Drawback in Islamist radicalization: Lebanon, Iran, Pakistan. And the Palestinians?
June 22, 2009
Until several weeks ago this author had a very pessimistic evaluation of strategic developments in the Middle East and Central Asia.
Hezbollah was on its way to take control of Lebanon through legislative elections; in Iran president Ahmadinejad was on the point to win a second term in power; in Pakistan, the local Taliban was moving towards the capital Islamabad after a disgraceful deal with the Zardari government.
But things changed abruptly: the Hezbollah lost the elections in Lebanon; Iran is witnessing a pre-revolutionary situation and the Pakistani army is fighting the Pakistani Taliban.
Paradoxically, these sweeping changes are, partly at least, the result of semi-democratic elections in the three countries.
In Lebanon the Christian voters, who under an archaic sectarian electoral system are the balance between the Shia and Sunni voters, finally understood the danger of Hezbollah taking control of the country and leading it to a Iranian style theocratic regime: they refused to vote for Gen. Michel Aoun's pro-Hezbollah candidates.
In Iran, where the Council of Guardians decides who can run for the presidential and legislative elections, the reformist leaders with the support of much of the Iranian people, firmly contest the results of the election, the supreme spiritual leader Ayatollah Khamenei and the "elected" president Ahmedinajad. The next weeks will tell if the Iranian people and the reformist elite will be able to change from within the sclerotic religious regime.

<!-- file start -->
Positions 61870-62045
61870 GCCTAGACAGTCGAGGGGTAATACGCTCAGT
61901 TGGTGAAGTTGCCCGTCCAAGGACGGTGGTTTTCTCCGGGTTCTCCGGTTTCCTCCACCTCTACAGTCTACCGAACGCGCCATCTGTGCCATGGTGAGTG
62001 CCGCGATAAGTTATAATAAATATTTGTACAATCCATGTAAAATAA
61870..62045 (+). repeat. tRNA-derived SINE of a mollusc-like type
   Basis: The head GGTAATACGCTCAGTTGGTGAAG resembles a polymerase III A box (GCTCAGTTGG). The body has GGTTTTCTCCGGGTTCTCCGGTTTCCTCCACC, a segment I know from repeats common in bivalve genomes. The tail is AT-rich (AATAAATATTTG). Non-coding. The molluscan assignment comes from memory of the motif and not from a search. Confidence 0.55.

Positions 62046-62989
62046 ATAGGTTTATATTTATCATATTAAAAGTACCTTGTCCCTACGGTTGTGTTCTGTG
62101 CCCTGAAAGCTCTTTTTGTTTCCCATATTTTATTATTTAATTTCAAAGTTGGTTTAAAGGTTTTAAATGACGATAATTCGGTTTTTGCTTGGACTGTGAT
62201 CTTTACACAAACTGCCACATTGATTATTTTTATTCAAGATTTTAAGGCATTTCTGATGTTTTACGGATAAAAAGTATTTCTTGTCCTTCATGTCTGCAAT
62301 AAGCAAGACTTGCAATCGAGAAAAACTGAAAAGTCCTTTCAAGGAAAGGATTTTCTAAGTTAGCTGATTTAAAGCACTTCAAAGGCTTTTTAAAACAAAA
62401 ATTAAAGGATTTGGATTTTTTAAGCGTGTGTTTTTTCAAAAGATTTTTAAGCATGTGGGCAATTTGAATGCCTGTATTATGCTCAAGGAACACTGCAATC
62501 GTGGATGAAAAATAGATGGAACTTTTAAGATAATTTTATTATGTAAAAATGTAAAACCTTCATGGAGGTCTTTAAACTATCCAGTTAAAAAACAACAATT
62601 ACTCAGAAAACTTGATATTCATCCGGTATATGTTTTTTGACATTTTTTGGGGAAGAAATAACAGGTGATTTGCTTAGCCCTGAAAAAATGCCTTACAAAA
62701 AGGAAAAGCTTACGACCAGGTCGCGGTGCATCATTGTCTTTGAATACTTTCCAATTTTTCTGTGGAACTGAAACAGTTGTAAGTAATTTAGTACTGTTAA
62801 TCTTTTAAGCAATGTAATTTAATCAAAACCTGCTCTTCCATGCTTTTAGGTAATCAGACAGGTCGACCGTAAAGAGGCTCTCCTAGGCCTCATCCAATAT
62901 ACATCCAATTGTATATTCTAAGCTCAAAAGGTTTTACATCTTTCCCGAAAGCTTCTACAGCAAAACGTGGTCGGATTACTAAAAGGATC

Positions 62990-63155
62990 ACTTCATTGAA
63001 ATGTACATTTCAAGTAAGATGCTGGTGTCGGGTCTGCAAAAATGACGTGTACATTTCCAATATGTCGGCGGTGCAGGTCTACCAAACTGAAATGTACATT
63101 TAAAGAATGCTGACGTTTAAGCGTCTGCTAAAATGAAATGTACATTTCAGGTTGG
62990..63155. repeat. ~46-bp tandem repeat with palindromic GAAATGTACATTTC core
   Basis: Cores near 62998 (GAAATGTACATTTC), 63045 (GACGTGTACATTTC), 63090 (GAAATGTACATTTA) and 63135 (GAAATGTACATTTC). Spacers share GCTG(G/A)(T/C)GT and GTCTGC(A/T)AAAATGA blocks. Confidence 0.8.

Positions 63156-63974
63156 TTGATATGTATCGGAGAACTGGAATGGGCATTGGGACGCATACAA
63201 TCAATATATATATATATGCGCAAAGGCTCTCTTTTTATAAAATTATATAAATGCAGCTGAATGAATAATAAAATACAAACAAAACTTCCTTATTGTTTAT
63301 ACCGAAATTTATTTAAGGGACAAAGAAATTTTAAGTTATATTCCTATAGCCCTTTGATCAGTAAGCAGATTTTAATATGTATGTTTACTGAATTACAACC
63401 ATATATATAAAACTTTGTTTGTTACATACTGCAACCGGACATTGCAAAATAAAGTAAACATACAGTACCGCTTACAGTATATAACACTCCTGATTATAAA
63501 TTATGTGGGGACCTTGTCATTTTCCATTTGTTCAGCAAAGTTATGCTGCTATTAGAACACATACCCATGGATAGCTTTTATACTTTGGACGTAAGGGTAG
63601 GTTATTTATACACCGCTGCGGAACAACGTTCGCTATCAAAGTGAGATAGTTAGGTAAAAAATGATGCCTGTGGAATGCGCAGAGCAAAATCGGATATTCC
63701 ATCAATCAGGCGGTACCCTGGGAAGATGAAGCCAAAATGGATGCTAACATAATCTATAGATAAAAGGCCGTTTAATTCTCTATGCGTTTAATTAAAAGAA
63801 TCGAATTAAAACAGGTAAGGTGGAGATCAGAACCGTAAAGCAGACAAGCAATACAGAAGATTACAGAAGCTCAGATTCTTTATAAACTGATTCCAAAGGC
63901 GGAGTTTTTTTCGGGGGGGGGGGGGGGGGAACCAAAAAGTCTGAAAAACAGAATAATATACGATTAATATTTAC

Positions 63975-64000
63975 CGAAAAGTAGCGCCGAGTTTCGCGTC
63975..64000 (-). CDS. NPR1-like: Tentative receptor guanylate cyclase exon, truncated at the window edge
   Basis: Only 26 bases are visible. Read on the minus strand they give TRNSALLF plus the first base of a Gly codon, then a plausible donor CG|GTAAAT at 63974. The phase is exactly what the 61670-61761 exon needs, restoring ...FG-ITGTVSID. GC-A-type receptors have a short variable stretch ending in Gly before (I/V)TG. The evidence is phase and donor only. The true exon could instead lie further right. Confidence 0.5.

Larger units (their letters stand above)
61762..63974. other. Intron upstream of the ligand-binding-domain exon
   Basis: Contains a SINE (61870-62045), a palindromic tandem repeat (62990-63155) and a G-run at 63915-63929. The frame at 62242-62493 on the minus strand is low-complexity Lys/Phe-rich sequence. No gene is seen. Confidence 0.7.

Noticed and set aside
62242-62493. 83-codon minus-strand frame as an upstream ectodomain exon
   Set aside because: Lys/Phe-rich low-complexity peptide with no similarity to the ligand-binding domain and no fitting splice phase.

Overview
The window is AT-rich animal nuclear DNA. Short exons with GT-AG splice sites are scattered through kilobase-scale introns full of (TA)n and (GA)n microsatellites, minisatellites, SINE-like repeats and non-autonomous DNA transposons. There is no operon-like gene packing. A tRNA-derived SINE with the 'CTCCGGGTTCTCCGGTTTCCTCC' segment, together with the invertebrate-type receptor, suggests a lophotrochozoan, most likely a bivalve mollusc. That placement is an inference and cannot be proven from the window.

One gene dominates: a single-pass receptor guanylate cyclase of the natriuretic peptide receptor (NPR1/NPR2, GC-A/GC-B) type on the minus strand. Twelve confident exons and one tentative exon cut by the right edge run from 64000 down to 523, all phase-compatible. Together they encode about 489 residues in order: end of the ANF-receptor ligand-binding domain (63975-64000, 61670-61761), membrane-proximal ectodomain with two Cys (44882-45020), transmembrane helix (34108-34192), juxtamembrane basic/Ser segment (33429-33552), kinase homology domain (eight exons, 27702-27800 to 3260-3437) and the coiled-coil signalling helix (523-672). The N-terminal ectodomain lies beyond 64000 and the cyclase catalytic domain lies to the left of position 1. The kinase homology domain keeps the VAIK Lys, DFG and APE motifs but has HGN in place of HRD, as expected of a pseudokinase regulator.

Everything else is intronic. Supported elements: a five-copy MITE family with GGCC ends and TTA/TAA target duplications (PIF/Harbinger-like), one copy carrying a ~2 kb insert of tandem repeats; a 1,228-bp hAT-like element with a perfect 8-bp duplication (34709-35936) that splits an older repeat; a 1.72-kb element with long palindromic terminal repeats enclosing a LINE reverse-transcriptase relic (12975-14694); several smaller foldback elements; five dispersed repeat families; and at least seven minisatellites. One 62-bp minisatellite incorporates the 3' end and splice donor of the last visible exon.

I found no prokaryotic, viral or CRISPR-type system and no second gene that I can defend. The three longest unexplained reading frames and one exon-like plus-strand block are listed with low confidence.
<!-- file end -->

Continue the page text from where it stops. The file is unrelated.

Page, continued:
In Pakistan, the assassination of former Prime Minister Benazir Bhutto in December 2007 led to the ouster of the authoritarian Gen. Pervez Musharraf and the formation of an elected but weak government. The Pakistani originated November 2008 terrorist attacks in Mumbai, India and the advance of the Tehrik-e-Taliban Pakistan (TTP) troops towards the capital Islamabad in spring 2009 finally brought about a decisive move by the Pakistani Army against the Islamist strongholds in FATA and SWAT, and possibly Waziristan.
But make no mistake: Hezbollah is still the biggest organized political movement in Lebanon, with a militia armed to the teeth by Iran and Syria and a potential threat to the pro-Western March 14 forces and to Israel's northern border; for Mir Hossein Musavi and his reformist camp the nuclear project is also a national priority; among his staunches supporters is Ali Akbar Mohtashami Pur, who supervised Hezbollah's creation during the bloodiest attacks against US and Western targets in Lebanon and the Gulf during the 1980s, secretary-general of 'The international conference in support of Al-Quds and Palestine" and a Holocaust denier on his own.
Nevertheless, these last events are the first major drawback in what seemed until lately a winning march of the Islamist radical states and movements in the region.
It is surprising this has not happened yet in Gaza, where the Palestinian population voted in 2006 for Hamas hoping for a better life and security, but received instead bloody fratricide fighting against the Fatah militants, Israeli closure, collapse of the economy and finally the devastating Cast Lead operation by the Israeli Army.
The Palestinians should have already learned since 1993 that the support of Iran, Syria and Hezbollah to Hamas terrorism and violence amas is not the solution for their hardships and a successful peace process.
A change in the mood and behavior of the Palestinians, on the example of the Lebanese and Iranian peoples, could convince the disillusioned Israeli people to support more courageous moves by their government toward peace.